You'll curse the stupid California law that limits you to one bottle.
You'll curse the stupid California law that limits you to one bottle.
Dave Lieberman

Leyva's Liquors: Always, Always Your Last Stop Before Heading for the Border

Three weeks ago, Bill gave what may be the world's first quasi-comprehensive guide to the vendors swirling around the mass fustercluck known as the northbound border crossing at San Ysidro; it's only quasi-comprehensive because the vendors change occasionally.

Today, Tijuana Sí! covers what should always, always be your last stop before heading into that U.S.-caused mess: Leyva's Liquors, the largest, best, cheapest, most honest liquor store on that tawdry tangle of painted donkeys and sort-of-aggressive shopkeepers known as Avenida Revolución.
Leyva's is located toward the south end of the famous tourist zone, on Avenida Revolución (known to tijuanenses everywhere as La Revu) between 6th and 7th Streets, on the east side of the street. It's easy to miss, tucked away as it in one subdivided section of a huge building housing a disco.

It also looks perpetually half-closed, because the lights are often kept off to conserve energy and pesos. Don't be fooled; it's only closed when the huge, obvious, steel roll-down door is down. Inside sits Gilberto Leyva Nuño, one of the most honest tequileros north of Jalisco, presiding over quite literally six hundred different bottles of tequila, several dozen mezcales, bacanora, sotol, aguardiente de agave, cremas de licor, rums, vodkas, etc., besting even the enormous Tavo's Liquors a few doors south.

All those bottles behind Gilberto Leyva--those are all tequila.
All those bottles behind Gilberto Leyva--those are all tequila.
Dave Lieberman

Go in; ask questions. Gilberto speaks absolutely flawless English and, as they say down south, él sabe de lo suyo--he knows his stuff. There are always at least half a dozen bottles on the counter open for sampling, and he has personally tasted what he sells.

Leyva's has always been a beacon for those looking to bring something back unavailable at home. When absinthe--real Absinthe, not that fake green crap--was outlawed in the U.S., it was legal in Mexico, and you could get it at Leyva's. Native licor de damiana to put a little fuego in your pito? Of course! Cuban rum to go with the cigar from across the street (technically illegal for Americans to consume abroad, fulminate fulminate fulminate, etc.)? Sure.

It seems like letting someone you've just met take you on a 'tour' of the tequilas seems like something guidebooks would warn you against, but here you need to let it happen. If you let Gilberto guide you, he will coax you away from the mediocre, overpriced La Cofradia-made tequilas in the interestingly shaped souvenir bottles and from the mixtos that taste like 51 percent agave and 49 percent fermented cat piss. He's at home helping Japanese tourists who have never tasted tequila and people with a long love affair with the beverage. You might not ever have heard of what you're buying, but if you have a conversation with Gilberto, you'll like it.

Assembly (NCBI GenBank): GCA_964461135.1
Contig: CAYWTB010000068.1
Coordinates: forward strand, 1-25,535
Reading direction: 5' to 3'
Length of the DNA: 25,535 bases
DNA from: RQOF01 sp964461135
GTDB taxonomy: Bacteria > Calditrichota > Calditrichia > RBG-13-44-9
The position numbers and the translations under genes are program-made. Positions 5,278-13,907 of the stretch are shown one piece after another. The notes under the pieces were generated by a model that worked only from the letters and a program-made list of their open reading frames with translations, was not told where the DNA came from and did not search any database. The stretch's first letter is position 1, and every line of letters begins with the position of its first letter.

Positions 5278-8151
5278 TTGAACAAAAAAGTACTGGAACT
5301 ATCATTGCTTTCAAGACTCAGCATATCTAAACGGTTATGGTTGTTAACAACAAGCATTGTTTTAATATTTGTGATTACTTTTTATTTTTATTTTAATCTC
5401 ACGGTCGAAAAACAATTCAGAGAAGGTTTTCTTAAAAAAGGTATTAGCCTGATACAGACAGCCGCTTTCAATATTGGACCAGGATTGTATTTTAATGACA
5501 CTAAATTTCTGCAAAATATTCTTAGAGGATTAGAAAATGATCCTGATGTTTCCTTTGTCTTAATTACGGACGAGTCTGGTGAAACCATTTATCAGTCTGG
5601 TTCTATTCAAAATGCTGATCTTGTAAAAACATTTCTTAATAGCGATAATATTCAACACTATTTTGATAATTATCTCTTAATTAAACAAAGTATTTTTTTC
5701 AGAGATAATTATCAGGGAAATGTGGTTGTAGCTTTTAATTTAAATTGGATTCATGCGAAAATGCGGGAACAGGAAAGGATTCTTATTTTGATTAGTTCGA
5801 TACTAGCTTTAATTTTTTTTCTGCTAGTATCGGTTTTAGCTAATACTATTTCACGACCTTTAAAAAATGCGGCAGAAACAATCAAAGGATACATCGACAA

It's not just tequila, either; if you're jaded by tequila or you want to bring something back that's just plain unavailable in the states, ask him about other agave products. Where even the best stores in the U.S. can only stock a dozen or so mezcales, he's got five times that number; he can help you with agave products just finding their markets, like sotol (from Chihuahua, made with wild plants) and bacanora (from the neighboring state of Sonora).

Then there are the prices: my house tequila, Volcán de Mi Tierra reposado, runs about $8 or $9 U.S. a fifth, a 100 percent agave tequila that costs as little as that Cuervo Gold porquería. Arette añejo, arguably my favorite tequila in the world, runs about 60 percent of its price in the fine liquors stores north of the border. Some of the bottles that are heavily hyped in the U.S., like Patrón and Don Julio, have less of a discount than others. There are so many other gems to discover, but still, if you want to bring it back, go for it.

Let the lesson be learned: never, ever cross back without your visit to Gilberto and your bottle! Just remember that if you're driving yourself, you are technically limited to one liter (of any alcohol, including beer and wine) every 31st day; in practice, the customs guardians don't keep records and you can bring one liter across every time you go.

Leyva's Liquors is located at Av. Revolución #1026, Zona Centro, Tijuana, B.C., Mexico; 011-52 (664) 688-09-80.

With the relocation of the southbound pedestrian crossing to the east side of the river, it may be worth a cab ride if you're not driving in; don't pay more than US$5-6 for it, though. You won't be able to cross the street downtown without a cabbie offering his services. If the cab has no meter, negotiate before getting in for the same price.

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